"It is not a Peterson Breather Can. We have changed the design 3 times over the years but our can is 3.5" in diameter for maximum capacity, has -12 and -10 breather ports. Everything about our can is custom manufactured for Element Tuning and we are even the only company that makes the 3.5" band clamp as that didn't even exist. Because the spun tops and custom clamps are not mass produced for any other applications, it drives the cost to where it is currently. "

...which is about twice the cost of a peterson breather can. you get what you pay for in this case.
 

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We've always used and recommend the Crawford units. I even run and old pre-liquid heated unit on our shop 05. They offered to replace it when the heated units came out, but it works very well and this particular car, sees very few cold short drives. I do also prefer vacuum based products; if it's done right it will help evacuate blowby gasses more efficiently, cause oil to drop out of suspension better, an not stink or leave residue how a VTA filter will. I like products that are simple, work, and you never have to think about after installing them.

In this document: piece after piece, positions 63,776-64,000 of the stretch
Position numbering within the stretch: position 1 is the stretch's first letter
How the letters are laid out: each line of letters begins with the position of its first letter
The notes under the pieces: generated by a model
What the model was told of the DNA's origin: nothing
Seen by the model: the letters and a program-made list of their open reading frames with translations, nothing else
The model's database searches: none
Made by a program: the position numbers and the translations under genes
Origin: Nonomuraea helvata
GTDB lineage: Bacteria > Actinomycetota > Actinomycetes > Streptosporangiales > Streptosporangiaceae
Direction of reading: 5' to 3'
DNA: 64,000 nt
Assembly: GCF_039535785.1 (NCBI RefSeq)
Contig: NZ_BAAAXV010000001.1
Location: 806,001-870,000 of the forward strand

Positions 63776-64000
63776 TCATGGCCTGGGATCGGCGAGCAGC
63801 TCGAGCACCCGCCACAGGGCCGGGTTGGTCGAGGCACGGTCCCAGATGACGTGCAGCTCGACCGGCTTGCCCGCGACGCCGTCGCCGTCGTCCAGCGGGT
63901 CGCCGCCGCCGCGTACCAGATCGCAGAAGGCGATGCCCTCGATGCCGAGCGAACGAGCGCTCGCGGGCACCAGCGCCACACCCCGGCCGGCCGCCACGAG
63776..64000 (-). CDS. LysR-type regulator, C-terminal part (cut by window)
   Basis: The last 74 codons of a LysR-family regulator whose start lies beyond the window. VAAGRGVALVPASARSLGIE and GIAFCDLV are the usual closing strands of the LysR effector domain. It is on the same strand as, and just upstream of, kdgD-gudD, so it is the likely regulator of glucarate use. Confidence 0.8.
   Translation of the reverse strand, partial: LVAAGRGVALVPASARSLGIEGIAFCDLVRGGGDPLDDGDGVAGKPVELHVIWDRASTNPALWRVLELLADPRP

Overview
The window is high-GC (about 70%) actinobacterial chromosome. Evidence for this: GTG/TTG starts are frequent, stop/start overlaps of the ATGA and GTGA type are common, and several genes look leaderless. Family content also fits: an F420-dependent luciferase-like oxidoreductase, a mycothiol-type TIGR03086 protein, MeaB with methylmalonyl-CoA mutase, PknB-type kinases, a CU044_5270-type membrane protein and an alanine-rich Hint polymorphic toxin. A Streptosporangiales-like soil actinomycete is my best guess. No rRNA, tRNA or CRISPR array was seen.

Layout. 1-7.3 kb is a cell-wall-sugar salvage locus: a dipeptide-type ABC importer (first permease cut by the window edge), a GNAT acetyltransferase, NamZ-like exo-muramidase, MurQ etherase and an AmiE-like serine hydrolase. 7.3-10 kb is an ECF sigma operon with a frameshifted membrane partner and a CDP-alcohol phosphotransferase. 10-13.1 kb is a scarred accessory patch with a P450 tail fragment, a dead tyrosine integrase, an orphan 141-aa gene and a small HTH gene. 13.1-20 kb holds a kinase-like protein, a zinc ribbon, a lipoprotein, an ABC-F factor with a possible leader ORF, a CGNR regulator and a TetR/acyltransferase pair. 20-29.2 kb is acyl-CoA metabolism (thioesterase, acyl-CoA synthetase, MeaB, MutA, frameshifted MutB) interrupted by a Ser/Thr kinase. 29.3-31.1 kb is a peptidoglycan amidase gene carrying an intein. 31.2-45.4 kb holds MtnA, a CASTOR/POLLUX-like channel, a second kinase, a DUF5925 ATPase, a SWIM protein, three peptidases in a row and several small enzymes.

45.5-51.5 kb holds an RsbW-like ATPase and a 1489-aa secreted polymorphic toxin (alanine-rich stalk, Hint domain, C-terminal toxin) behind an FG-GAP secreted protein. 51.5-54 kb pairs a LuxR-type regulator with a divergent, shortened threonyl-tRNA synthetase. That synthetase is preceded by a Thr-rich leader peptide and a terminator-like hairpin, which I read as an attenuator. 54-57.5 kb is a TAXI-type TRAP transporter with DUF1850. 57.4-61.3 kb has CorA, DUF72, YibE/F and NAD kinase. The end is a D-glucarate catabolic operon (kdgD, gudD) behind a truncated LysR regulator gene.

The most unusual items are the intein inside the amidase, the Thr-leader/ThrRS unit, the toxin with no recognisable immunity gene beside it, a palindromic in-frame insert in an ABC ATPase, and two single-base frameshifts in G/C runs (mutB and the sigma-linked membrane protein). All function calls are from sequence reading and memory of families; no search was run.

All that being said, in the last year there are some new products on the market that may work as well as the Crawford, but we've not had an opportunity to test them ourselves. Some designs look well thought out. As I said before a well designed unit should work well on nearly all application.
 

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Glad there is new AOS thread. The old one is too cluttered.